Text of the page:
Last week, Goldsmith Plants – Gilroy’s largest flower producer and a sister company to Goldsmith Seeds, Inc. – publicly complained about the policies which could make them liable for up to $7 million in damages to greenhouse stock around the country.

The Ralstonia problem started in January when seven geranium cuttings from Goldsmith Plants’ greenhouse in Kenya were unknowingly infected with the deadly bacteria and shipped to the United States. Since March, the USDA has been ordering the destruction of all plants shipped with an infected geranium regardless of the health of those other plants.

For instance, if one geranium in a shipment of 100 plants is infected with Ralstonia, all 100 plants have to be destroyed.

If Ralstonia enters the environment, it could destroy crops such as potato, tobacco, pepper, eggplant and tomato. But the 41-year-old Gilroy company contends there is no science to back up concerns that one infected geranium in a greenhouse could lead to infection of an entire potato crop somewhere else.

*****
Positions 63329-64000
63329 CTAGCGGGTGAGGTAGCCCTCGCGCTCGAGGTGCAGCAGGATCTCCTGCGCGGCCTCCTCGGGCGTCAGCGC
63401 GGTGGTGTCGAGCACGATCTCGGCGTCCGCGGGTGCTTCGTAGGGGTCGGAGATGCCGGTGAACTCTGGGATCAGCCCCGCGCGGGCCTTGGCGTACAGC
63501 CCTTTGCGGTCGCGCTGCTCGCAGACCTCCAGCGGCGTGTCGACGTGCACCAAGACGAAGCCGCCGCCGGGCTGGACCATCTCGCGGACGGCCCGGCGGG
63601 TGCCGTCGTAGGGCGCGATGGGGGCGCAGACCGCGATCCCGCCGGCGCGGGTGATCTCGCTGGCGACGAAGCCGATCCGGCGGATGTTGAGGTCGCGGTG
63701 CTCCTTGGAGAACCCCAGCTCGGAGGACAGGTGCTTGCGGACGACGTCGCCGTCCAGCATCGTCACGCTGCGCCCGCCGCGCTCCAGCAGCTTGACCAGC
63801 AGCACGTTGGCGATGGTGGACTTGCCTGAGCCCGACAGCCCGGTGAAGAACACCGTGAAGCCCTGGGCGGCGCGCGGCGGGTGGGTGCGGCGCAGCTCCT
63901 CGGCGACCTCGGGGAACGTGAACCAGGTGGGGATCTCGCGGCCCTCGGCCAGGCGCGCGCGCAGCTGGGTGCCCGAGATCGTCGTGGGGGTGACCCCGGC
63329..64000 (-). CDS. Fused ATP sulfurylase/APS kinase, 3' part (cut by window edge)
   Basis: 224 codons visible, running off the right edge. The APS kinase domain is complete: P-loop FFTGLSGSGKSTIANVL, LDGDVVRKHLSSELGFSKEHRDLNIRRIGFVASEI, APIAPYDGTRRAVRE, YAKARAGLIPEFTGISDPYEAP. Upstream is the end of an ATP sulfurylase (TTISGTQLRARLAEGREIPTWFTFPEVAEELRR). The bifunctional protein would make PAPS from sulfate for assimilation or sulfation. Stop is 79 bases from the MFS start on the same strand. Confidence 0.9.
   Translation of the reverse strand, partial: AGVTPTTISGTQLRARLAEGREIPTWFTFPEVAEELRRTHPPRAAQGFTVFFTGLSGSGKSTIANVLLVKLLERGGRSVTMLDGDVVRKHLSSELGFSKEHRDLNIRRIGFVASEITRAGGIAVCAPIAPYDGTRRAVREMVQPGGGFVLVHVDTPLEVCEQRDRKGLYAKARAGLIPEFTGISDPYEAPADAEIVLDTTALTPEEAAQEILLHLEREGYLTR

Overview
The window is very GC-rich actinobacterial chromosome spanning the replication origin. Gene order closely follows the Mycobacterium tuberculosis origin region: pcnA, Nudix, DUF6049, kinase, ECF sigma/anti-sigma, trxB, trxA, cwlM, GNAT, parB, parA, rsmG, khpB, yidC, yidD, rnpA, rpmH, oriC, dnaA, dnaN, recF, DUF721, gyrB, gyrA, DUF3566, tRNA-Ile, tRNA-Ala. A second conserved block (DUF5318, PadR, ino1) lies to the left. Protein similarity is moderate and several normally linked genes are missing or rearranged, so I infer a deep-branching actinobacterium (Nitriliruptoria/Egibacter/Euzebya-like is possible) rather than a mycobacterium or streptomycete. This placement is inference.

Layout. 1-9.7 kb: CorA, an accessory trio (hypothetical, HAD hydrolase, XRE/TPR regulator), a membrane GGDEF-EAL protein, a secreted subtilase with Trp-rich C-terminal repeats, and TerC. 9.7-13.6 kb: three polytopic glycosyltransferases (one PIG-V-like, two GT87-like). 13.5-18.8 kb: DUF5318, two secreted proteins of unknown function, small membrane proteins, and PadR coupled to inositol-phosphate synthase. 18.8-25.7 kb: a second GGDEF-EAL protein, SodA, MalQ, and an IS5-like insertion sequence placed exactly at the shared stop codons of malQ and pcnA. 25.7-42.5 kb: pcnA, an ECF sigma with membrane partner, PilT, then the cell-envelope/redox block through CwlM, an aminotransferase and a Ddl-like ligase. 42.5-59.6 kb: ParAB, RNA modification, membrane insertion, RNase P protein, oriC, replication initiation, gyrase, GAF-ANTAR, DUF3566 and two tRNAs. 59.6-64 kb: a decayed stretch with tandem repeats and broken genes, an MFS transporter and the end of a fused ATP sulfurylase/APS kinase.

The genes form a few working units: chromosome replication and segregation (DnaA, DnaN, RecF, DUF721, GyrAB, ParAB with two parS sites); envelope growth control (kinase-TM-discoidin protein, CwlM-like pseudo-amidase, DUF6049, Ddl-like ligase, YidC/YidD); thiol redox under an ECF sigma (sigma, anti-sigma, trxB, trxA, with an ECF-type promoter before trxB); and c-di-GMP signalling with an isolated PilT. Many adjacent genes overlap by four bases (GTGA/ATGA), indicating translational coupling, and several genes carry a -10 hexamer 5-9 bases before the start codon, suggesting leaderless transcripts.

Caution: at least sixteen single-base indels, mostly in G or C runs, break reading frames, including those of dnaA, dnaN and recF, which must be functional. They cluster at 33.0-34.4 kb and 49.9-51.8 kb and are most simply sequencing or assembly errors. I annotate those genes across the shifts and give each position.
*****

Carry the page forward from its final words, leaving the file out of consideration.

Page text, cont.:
“All the fingers are pointing to us, but before we jump on a bill that could be several million dollars, someone has to prove to us that all these actions (by the USDA) were reasonable and valid,” CEO Joel Goldsmith said. “If we knew there would be this zero-tolerance policy, we may never have even shipped them.”

Goldsmith Plants does not contest it inadvertently shipped Ralstonia-infected geraniums, but wants to rectify the situation according to industry standard. Normal practices are to destroy only the infected plant and plants within one meterof the contaminated plant, industry officials said. When plants beyond one meter share water or soil, they are destroyed, too.